2019 Mazda CX-5 vs. 2019 Jeep Cherokee

Detailed Review, Specifications & Comparison

Your buying experience includes...

business_centerProfessional Staff
account_balanceSimple Financing
local_gas_stationFull Tank of Gas
local_car_washFree Car Wash

Safety

Both the CX-5 and the Cherokee have standard driver and passenger frontal airbags, front side-impact airbags, side-impact head airbags, front seatbelt pretensioners, front wheel drive, height adjustable front shoulder belts, four-wheel antilock brakes, traction control, electronic stability systems to prevent skidding, daytime running lights, rearview cameras, available all wheel drive and lane departure warning systems.

A significantly tougher test than their original offset frontal crash test, the Insurance Institute for Highway Safety does 40 MPH small overlap frontal offset crash tests. In this test, where only 25% of the total width of the vehicle is struck, results indicate that the Mazda CX-5 is safer than the Cherokee:

 

CX-5

Cherokee

Overall Evaluation

GOOD

MARGINAL

Restraints

GOOD

POOR

Head Neck Evaluation

GOOD

GOOD

Peak Head Forces

0 G’s

0 G’s

Steering Column Movement Rearward

1 cm

4 cm

Chest Evaluation

GOOD

GOOD

Hip & Thigh Evaluation

GOOD

GOOD

Femur Force R/L

.7/.3 kN

3.5/1.6 kN

Hip & Thigh Injury Risk R/L

0%/0%

1%/0%

Lower Leg Evaluation

GOOD

ACCEPTABLE

Tibia index R/L

.55/.4

.84/.45

For its top level performance in all IIHS frontal, side, rear impact and roof-crush tests, its standard front crash prevention system, and its available headlight’s “Acceptable” rating, the Insurance Institute for Highway Safety grants the CX-5 the rating of “Top Pick” for 2018, a rating granted to only 85 vehicles tested by the IIHS. The Cherokee was not even a standard “Top Pick” for 2018.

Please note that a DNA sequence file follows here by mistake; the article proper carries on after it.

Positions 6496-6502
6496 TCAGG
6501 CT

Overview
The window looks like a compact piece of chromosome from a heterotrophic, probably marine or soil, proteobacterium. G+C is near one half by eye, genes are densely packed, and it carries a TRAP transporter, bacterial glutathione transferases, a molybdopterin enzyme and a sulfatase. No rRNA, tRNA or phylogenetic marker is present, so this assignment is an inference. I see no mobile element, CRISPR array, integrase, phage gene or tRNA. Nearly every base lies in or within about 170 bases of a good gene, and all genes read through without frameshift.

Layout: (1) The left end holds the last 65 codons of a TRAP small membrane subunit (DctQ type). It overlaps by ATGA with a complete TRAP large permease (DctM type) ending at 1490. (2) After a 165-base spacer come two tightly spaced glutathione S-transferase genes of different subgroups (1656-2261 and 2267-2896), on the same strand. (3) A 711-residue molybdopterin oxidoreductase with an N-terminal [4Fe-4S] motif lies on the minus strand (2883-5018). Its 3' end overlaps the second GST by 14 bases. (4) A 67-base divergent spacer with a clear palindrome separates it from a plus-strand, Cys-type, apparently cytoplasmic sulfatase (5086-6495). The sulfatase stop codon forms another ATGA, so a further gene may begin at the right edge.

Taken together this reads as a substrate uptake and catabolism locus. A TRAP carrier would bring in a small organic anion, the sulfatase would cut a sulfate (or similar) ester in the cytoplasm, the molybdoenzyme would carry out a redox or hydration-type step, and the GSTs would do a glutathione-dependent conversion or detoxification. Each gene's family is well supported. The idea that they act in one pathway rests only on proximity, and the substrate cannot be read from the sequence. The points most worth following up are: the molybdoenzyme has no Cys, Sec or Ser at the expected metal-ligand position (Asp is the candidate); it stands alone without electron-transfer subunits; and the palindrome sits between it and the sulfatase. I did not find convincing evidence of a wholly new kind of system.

Reliability

A reliable vehicle saves its owner time, money and trouble. Nobody wants to be stranded or have to be without a vehicle while it’s being repaired. Consumer Reports rates the CX-5’s reliability 35 points higher than the Cherokee.

J.D. Power and Associates’ 2018 survey of the owners of three-year-old vehicles provides the long-term dependability statistics that show that Mazda vehicles are more reliable than Jeep vehicles. J.D. Power ranks Mazda 14th in reliability. With 44 more problems per 100 vehicles, Jeep is ranked 28th.

From surveys of all its subscribers, Consumer Reports’ December 2018 Auto Issue reports that Mazda vehicles are more reliable than Jeep vehicles. Consumer Reports ranks Mazda third in reliability. Jeep is ranked 22nd.

Engine

The CX-5 has more powerful engines than the Cherokee:

 

Horsepower

Torque

CX-5 2.5 DOHC 4 cyl.

187 HP

186 lbs.-ft.

CX-5 GT Reserve/Signature 2.5 turbo 4 cyl.

250 HP

310 lbs.-ft.

Cherokee 2.4 DOHC 4 cyl.

180 HP

171 lbs.-ft.

Cherokee 2.0 turbo 4 cyl.

270 HP

295 lbs.-ft.

Cherokee 3.2 DOHC V6

271 HP

239 lbs.-ft.

As tested in Consumer Reports the Mazda CX-5 (base engine) is faster than the Jeep Cherokee 4 cyl.:

 

CX-5

Cherokee

Zero to 30 MPH

3.1 sec

3.9 sec

Zero to 60 MPH

8.6 sec

10.9 sec

45 to 65 MPH Passing

5.4 sec

7 sec

Quarter Mile

16.6 sec

18.2 sec

Speed in 1/4 Mile

85 MPH

78.6 MPH

Fuel Economy and Range

On the EPA test cycle the CX-5 gets better fuel mileage than the Cherokee:

 

 

CX-5

Cherokee

 

2WD

2.5 4 cyl./Auto

25 city/31 hwy

22 city/31 hwy

2.4 4 cyl./Auto

4WD

2.5 4 cyl./Auto

24 city/30 hwy

21 city/29 hwy

2.4 4 cyl./Auto

An engine control system that can shut down half of the engine’s cylinders helps improve the CX-5 non-turbo’s fuel efficiency. The Cherokee doesn’t offer a system that can shut down part of the engine.

Environmental Friendliness

In its Green Vehicle Guide, the U.S. Environmental Protection Agency (EPA) rates the Mazda CX-5 higher (7 out of 10) than the Jeep Cherokee (3 to 5). This means the CX-5 produces up to 24.5 pounds less smog-producing pollutants than the Cherokee every 15,000 miles.